Stephen Strasburg
Stephen Strasburg
32-Year-Old PitcherSP
Washington Nationals
2020 Fantasy Outlook
For just the second time in his career and for the first time since 2014, Strasburg topped 200 innings, tossing 209 frames, fifth most in MLB. His season ended with World Series MVP honors after he set new personal highs with 18 wins and 251 punchouts during the regular season. Strasburg's fastball velocity was down a tick, but he adjusted his repertoire, throwing fewer four-seamers while increasing use of his sinker and curve. He all but eliminated his slider, relying on offspeed stuff half the time. The result was a career-high 13.4% swinging-strike rate, buoyed by a 24% mark with his changeup. After opting out of his contract and declining the qualifying offer, Strasburg entered free agency only to return to Washington on a seven-year deal. Health remains a risk, but his new arsenal could be easier on his arm. If you're willing to bet on that narrative, Strasburg can be a fantasy ace at a discount. Read Past Outlooks
RANKSFrom Preseason
#28
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$Signed a seven-year, $245 million contract with the Nationals in December of 2019.
Struggles in return to mound
PWashington Nationals
August 9, 2020
Strasburg allowed five runs on seven hits and one walk while striking out two over 4.1 innings in Sunday's contest against the Orioles. The game was suspended in the sixth inning.
ANALYSIS
Strasburg made his season debut after working through a nerve issue in his hand over the last few weeks. The right-hander tossed four clean frames to begin the game, but things unraveled in the fifth inning. He forced an out to begin the frame but then gave up five hits and one walk, which turned into five runs and led to his removal. Strasburg said after the game that he could feel the nerve irritation during the fifth inning but didn't think that he's doing long-term damage, Jesse Dougherty of The Washington Post reports. His next start should come on the road Friday against Baltimore.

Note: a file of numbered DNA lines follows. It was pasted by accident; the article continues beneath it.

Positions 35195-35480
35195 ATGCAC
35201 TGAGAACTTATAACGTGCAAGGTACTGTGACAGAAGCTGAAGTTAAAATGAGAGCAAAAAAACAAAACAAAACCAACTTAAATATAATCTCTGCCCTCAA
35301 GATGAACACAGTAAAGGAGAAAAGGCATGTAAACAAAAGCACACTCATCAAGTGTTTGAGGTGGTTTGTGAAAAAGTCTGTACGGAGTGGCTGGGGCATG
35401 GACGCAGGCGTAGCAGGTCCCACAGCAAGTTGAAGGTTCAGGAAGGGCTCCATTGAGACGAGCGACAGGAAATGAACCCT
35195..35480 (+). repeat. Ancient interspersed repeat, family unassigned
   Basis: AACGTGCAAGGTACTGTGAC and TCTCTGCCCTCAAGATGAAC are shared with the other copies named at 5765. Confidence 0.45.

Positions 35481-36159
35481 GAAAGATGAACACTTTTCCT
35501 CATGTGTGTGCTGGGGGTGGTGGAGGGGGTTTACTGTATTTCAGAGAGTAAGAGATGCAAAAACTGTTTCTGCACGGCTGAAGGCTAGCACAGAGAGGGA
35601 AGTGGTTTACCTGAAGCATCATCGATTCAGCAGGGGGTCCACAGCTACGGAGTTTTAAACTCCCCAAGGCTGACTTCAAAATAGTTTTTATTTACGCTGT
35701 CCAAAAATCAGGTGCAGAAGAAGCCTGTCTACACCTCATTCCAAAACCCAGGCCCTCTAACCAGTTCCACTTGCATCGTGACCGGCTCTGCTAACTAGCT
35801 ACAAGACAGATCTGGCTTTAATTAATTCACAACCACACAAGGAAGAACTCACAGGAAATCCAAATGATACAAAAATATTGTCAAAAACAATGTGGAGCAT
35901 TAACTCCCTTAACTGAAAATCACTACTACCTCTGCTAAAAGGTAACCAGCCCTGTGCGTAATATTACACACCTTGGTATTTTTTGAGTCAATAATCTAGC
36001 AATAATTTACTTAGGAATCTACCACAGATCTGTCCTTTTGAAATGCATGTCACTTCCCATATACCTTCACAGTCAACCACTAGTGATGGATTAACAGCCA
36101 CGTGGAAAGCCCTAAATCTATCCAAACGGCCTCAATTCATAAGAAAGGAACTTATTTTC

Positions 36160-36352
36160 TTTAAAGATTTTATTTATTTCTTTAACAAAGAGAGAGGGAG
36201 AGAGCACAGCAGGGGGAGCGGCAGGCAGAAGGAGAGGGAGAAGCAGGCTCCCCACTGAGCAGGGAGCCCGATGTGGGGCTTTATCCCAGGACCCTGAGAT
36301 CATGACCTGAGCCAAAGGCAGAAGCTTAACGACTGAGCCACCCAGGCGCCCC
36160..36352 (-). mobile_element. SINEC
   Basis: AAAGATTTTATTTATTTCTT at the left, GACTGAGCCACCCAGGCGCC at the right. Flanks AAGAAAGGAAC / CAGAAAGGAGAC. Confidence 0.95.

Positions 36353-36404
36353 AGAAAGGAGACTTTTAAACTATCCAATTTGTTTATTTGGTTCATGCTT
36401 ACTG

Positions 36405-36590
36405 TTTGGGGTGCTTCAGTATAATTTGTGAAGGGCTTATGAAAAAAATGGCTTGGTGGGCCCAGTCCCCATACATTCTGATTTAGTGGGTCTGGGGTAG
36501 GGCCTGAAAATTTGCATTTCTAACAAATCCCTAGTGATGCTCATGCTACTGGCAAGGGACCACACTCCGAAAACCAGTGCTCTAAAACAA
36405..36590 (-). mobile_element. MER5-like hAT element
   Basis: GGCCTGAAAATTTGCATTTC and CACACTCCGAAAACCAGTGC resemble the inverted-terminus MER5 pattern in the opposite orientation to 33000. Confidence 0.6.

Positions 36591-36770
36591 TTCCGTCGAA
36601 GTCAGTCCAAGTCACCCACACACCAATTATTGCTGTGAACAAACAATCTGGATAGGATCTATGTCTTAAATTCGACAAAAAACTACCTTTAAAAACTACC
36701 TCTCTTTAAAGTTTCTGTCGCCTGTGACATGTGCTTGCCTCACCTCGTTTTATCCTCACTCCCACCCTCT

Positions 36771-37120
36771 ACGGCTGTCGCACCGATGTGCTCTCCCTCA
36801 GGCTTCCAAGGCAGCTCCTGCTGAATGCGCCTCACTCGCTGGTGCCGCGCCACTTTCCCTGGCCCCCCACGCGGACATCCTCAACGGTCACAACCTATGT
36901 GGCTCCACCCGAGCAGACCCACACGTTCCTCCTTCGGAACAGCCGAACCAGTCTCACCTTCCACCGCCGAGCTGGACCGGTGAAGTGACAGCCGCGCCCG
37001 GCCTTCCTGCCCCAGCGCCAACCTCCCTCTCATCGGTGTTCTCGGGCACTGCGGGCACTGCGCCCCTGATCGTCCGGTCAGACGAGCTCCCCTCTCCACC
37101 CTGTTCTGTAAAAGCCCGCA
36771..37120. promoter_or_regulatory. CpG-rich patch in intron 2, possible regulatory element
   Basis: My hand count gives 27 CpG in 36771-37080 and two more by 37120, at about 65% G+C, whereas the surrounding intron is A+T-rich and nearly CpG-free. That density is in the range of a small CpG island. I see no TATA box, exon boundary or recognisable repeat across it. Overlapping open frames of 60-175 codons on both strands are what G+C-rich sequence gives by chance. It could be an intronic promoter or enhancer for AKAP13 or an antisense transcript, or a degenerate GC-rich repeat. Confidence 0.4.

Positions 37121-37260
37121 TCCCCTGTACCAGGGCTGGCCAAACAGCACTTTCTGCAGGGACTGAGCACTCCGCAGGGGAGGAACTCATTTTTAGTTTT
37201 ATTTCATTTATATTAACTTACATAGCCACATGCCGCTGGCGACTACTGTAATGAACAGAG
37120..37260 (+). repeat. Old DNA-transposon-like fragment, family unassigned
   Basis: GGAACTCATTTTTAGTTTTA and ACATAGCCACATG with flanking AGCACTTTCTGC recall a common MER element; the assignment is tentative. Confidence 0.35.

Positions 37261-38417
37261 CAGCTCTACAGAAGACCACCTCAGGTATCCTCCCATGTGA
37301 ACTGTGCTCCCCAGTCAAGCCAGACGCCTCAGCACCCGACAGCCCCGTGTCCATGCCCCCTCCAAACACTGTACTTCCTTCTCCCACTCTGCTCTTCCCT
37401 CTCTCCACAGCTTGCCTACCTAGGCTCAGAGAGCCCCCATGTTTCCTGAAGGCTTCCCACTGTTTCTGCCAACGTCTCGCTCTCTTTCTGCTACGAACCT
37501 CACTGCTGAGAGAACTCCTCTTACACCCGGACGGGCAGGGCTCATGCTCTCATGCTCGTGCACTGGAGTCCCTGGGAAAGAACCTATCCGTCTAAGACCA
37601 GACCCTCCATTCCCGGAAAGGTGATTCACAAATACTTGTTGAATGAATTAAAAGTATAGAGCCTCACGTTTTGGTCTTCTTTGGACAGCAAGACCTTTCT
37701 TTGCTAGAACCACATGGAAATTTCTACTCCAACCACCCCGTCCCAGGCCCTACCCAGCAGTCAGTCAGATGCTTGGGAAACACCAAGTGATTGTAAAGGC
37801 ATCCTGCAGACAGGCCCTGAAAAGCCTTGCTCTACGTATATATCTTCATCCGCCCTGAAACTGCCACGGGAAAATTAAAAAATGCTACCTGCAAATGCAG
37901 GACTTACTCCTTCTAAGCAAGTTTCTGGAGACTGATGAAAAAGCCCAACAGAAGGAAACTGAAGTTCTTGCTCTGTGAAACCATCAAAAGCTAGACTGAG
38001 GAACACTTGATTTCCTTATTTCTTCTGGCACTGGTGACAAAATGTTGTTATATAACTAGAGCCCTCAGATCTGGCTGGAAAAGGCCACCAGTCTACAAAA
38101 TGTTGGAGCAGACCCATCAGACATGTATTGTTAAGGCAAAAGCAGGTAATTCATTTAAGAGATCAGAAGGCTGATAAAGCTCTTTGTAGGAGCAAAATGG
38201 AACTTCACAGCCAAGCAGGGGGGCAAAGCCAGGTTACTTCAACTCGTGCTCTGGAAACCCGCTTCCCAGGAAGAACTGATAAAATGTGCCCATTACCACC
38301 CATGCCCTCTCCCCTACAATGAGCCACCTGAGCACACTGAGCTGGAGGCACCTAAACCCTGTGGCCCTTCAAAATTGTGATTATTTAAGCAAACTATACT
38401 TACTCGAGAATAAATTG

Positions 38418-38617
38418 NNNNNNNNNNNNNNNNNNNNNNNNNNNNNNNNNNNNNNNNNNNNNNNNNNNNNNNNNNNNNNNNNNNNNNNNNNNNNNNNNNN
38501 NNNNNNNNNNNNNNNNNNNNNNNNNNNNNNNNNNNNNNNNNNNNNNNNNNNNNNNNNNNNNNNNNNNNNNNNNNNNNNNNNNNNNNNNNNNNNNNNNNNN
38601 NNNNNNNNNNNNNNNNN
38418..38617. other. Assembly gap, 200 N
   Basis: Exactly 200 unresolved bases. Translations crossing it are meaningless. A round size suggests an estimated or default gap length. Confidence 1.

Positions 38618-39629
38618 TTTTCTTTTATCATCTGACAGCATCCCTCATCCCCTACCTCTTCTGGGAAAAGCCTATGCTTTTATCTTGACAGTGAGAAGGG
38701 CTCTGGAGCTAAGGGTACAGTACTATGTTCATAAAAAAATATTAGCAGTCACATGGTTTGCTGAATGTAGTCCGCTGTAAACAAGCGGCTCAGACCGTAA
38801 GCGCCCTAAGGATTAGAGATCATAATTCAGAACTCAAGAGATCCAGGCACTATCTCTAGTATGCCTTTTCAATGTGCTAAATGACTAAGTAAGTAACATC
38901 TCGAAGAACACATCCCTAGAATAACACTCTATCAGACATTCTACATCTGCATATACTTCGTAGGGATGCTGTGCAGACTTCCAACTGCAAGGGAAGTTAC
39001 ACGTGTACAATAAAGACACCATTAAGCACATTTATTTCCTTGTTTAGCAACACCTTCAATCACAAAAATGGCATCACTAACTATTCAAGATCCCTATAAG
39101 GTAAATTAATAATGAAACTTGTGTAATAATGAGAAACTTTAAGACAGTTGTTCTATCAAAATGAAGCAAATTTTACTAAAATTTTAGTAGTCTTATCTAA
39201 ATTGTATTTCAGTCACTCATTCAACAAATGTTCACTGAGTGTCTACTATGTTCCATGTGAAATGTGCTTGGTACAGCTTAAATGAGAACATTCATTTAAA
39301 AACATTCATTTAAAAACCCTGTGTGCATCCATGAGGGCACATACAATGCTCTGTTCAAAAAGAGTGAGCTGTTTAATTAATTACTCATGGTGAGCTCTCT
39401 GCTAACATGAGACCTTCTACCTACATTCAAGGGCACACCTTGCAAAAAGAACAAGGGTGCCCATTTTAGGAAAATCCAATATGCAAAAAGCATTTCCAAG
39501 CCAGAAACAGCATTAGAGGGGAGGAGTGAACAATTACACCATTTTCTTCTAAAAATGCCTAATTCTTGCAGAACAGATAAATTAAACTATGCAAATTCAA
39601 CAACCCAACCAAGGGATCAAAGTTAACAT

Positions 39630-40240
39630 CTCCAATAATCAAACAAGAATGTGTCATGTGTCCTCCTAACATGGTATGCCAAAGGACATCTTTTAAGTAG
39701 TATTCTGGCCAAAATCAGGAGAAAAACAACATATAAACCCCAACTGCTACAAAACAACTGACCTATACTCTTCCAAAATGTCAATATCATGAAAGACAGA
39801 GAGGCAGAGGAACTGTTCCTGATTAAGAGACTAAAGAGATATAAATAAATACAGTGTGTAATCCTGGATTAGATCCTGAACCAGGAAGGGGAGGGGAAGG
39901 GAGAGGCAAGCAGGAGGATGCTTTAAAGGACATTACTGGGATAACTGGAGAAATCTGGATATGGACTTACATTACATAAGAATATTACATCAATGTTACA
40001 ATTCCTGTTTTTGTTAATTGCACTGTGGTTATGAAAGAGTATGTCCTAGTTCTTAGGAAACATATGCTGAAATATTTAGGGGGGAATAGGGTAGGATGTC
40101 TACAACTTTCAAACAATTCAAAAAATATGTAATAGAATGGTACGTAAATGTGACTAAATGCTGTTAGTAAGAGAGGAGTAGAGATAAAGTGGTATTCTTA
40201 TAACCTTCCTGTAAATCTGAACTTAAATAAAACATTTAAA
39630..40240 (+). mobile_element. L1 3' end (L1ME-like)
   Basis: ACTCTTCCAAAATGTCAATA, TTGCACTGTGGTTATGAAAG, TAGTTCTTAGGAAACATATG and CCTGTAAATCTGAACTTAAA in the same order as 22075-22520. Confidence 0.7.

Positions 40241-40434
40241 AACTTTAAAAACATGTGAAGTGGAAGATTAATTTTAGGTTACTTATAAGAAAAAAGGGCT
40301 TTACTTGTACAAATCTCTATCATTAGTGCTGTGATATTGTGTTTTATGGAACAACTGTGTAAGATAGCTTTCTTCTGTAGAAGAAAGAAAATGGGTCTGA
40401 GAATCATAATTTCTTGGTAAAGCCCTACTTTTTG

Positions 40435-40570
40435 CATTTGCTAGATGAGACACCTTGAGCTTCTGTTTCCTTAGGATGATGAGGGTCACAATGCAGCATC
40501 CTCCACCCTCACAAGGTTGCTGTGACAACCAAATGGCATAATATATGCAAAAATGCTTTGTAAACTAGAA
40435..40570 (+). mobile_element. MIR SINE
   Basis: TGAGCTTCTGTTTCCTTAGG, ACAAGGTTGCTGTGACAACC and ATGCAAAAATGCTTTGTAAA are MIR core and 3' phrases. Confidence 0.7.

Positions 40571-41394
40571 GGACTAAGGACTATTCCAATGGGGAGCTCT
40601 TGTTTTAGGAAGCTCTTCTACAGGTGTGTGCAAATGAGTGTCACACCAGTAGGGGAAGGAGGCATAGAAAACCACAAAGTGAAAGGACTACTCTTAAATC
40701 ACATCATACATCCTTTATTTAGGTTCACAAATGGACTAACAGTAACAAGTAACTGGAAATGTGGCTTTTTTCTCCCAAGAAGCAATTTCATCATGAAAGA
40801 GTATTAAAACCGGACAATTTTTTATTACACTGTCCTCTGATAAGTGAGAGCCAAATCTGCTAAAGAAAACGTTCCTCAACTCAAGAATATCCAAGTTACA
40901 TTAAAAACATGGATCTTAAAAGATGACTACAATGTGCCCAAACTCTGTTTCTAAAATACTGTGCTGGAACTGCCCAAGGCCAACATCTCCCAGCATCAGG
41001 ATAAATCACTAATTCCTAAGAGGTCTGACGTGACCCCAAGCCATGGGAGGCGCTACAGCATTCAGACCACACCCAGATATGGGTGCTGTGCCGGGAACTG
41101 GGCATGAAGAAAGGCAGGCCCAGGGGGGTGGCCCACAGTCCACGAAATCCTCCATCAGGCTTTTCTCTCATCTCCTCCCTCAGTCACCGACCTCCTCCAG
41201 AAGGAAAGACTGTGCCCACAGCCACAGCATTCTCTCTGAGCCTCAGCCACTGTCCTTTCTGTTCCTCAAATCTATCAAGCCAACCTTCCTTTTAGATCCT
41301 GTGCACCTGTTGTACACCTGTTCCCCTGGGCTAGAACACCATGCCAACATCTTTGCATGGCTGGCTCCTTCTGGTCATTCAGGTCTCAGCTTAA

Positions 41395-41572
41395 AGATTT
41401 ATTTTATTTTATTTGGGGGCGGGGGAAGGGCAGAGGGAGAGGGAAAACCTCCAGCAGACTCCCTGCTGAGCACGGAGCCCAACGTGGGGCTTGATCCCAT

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Pitching Stats
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2019 MLB Game Log
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2018 MLB Game Log
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Left/Right Pitching Splits
Since 2018
 
 
-4%
BAA vs LHP
2020
 
 
-17%
BAA vs LHP
2019
 
 
-14%
BAA vs LHP
2018
 
 
-8%
BAA vs RHP
BAA Batters K BB H 2B 3B HR
Since 2018vs Left .218 668 180 51 132 23 4 19
Since 2018vs Right .228 737 229 44 154 26 4 23
2020vs Left .333 9 2 0 3 0 0 0
2020vs Right .400 11 0 1 4 1 0 0
2019vs Left .192 379 112 29 66 8 3 11
2019vs Right .224 462 139 27 95 17 2 13
2018vs Left .250 280 66 22 63 15 1 8
2018vs Right .229 264 90 16 55 8 2 10
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Home/Away Pitching Splits
Since 2018
 
 
-27%
ERA on Road
2020
 
 
-100%
ERA on Road
2019
 
 
-5%
ERA at Home
2018
 
 
-52%
ERA on Road
ERA WHIP IP W L SV K/9 BB/9 HR/9
Since 2018Home 4.15 1.13 160.1 12 7 0 10.8 2.5 1.3
Since 2018Away 3.05 1.09 183.0 16 6 0 10.6 2.5 0.9
2020Home 10.38 1.85 4.1 0 0 0 4.2 2.1 0.0
2020Away 0 0 0 0 0 0 0 0 0
2019Home 3.21 0.95 89.2 10 2 0 11.6 1.9 1.3
2019Away 3.39 1.11 119.1 8 4 0 10.2 2.8 0.8
2018Home 5.02 1.33 66.1 2 5 0 10.2 3.3 1.4
2018Away 2.40 1.07 63.2 8 2 0 11.5 2.0 1.1
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Recent RotoWire Articles Featuring Stephen Strasburg
Dream11 Fantasy Baseball: Orioles at Nationals
5 days ago